The unveiling and availability of the much-awaited Nexus 5 also heralds the arrival of the new version of Android, version 4.4, a.k.a. KitKat.
As with other new releases of the OS versions, it will first be available for the new Nexus for a while until other OEMs can get their act together and release an OS update for their top tier phones. While we’re waiting for that to happen, here’s what we’re supposed to expect from KitKat.
Related: Android 4.3 Jelly Bean new features
All versions of Android comes with a defining/significant update or new feature/s aside from the other updates. FroYo came with native microSD app installation support, Gingerbread with native SIP telephony and NFC support, Honeycomb with tablet optimization support, ICS with Holo UI, and Jellybean with the superb Project Butter.
For Android 4.4 KitKat, it’s Project Svelte. Simply put, it enables KitKat to run smoothly on devices with as little as 512MB of system memory (RAM). While this makes fragmentation one step closer to being addressed, it doesn’t mean that all older devices would automatically become KitKat compatible. RAM isn’t the only minimum requirement, after all.
But it’s a boon for budget phones, promising a much smoother experience. Given that we’re getting a smooth experience from some budget phones with Jellybean, we’re eagerly awaiting excellent experience from KitKat. I hope our local brands are hard at work in bringing their current slew of budget phones to Android 4.4 KitKat although it’s very unlikely that these devices will get an upgrade.
SMS Integration with Hangouts
Of course, Project Svelte is only part of the story. The new version also has a slew of other notable enhancements. One of the bigger changes the way SMS is handled. The gist of it is this: only one app (whatever app you set as the default app) will have God Mode as far as SMS manipulation is concerned. For the majority of the apps and users, it wouldn’t be much of a problem.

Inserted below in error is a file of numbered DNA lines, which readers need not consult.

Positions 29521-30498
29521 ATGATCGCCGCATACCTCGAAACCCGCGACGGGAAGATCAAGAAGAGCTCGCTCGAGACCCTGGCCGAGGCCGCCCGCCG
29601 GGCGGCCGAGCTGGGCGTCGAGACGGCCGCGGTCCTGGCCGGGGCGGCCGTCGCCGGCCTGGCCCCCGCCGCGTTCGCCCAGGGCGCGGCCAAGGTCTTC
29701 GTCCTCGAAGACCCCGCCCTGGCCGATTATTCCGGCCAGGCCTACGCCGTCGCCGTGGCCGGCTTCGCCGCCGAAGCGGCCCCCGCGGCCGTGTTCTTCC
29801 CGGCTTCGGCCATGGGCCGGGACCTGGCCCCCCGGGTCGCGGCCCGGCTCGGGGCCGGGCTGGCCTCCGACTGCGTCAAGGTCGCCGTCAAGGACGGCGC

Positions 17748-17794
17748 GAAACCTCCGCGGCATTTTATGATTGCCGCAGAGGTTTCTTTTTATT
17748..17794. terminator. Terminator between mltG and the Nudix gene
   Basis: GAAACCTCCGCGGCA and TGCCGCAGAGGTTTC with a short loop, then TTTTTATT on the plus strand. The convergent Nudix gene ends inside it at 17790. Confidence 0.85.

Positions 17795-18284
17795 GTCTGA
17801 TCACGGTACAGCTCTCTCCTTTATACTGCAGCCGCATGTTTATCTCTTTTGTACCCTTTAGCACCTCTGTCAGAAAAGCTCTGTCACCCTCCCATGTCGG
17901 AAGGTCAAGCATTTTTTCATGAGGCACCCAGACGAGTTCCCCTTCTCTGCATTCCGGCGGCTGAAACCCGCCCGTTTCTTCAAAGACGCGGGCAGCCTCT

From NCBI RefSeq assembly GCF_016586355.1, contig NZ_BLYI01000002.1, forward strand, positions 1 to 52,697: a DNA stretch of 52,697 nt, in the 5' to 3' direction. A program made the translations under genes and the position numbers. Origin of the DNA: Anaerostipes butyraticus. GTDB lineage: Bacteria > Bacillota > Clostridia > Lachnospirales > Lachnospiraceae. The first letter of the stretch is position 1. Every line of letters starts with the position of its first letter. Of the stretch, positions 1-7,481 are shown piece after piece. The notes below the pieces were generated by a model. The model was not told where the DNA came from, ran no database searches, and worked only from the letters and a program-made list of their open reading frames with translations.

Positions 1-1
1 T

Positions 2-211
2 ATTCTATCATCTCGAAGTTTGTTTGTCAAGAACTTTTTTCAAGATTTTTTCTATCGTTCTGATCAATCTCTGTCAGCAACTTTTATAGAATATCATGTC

The ones that would take a hit the most would be supplemental apps like MightyText (that lets you send SMS via your PC), and a minor inconvenience when restoring SMS via third-party apps (you have to set that app as the default SMS first to be able to restore your messages and then reset your preferred SMS app to default again).
Speaking of default SMS applications, KitKat also came with a new version of Hangouts that lets you integrate Hangouts messages and SMS messages into one app, i.e. Hangouts v2 is now your default SMS app. So, there’re no longer two separate Hangouts and Messaging apps. One app to rule them all. Along with this change also comes native Emoji support.
One notable new feature that I hope will get incorporated in other Android OEM Skins (which I doubt, especially if you’re using a Samsung phone) is the Always On mode of Google Now. We’ve seen this feature in Moto X, wherein you can simply say “Ok, Google” to activate voice commands from the home screen (or compatible apps, I would assume). So that means you no longer need to go to the Google Now interface and click on the voice button.
Other notables are a new immersive full-screen mode, better multitasking, a smart contact list, and more. Actually, there’s really a lot of good features in the list, both for consumers and developers. Hit up the source link to read up on them all. I have to warn you, though, it’ll whet your appetite for an insane serving of KitKat if you do.
[Source: Official Android 4.4 KitKat Page]